Armstrong dominated the Tour de France between 1999 and 2005
Lance Armstrong plans to ride in a number of classic races next year - but the American remained coy as to whether he will ride in the Tour de France.
Armstrong, 37, retired in 2005, but is to return to cycling in 2009.
"I simply don't know," Armstrong told Cyclingnews website of his Tour de France plans. "I'm not in a hurry.
"I'm going to do Tour of Flanders, all the classics, except Paris-Roubaix, Tour of California, Criterium International, Circuit de la Sarthe."
The one-day classics include the Liege-Bastogne-Liege, Milan-San Remo, the Fleche Wallonne, the Amstel Gold Race, Paris-Roubaix and the Tour of Flanders.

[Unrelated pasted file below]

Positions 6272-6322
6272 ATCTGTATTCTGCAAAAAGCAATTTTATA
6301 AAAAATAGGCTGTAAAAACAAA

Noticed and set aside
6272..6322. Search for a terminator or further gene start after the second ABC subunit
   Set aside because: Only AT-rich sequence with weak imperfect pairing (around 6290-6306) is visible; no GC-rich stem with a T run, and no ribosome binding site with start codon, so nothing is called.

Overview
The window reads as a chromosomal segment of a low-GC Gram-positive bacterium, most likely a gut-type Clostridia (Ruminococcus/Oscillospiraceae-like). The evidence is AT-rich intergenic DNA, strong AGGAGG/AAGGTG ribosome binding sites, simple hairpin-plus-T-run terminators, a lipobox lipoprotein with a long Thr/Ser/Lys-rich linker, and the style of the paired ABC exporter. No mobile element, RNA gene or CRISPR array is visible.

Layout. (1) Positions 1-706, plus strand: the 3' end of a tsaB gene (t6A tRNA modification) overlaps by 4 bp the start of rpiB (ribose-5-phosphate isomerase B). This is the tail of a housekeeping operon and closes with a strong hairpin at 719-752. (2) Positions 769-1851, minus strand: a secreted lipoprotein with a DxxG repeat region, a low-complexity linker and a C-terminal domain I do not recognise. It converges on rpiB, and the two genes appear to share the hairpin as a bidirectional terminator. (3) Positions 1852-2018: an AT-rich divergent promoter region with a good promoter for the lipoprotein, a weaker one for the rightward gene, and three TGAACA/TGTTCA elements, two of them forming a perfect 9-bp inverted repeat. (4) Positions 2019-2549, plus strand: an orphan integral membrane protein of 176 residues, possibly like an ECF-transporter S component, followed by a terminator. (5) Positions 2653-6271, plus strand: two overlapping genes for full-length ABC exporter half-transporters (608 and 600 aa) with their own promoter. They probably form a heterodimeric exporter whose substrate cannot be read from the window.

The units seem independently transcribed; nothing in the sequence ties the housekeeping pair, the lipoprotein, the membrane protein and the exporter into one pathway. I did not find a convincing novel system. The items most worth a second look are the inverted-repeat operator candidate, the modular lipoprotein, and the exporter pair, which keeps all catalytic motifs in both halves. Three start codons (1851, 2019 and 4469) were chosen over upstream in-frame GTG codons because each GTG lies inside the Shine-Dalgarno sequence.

During his domination of the Tour between 1999 and 2005 when he won a record seven times, Armstrong focused on the world's greatest stage race at the expense of the classics.
"I want to say that I am not trying to be coy," added Armstrong, who will race for the Astana team next year. "I'm not playing games with them (Tour organisers), with the fans, the media."
Armstrong is already committed to the Giro d'Italia in May, while Astana team boss Johan Bruyneel said the American was "50-50" to also race in the Tour.
Armstrong initially looked set to launch a bid for an eighth title in France but it was met with a less than enthusiastic response from Tour organisers.
His former mentor, and five-time Tour winner, Eddy Merckx has also said he is convinced that Armstrong will not compete as taking part in the Giro and the Tour in the same year will be too much.
Armstrong will end a three-and-a-half-year absence from the sport when he rides in the Tour Down Under in Australia in January.
Armstrong famously overcame an aggressive form of testicular cancer before embarking on his remarkable run of Tour de France victories.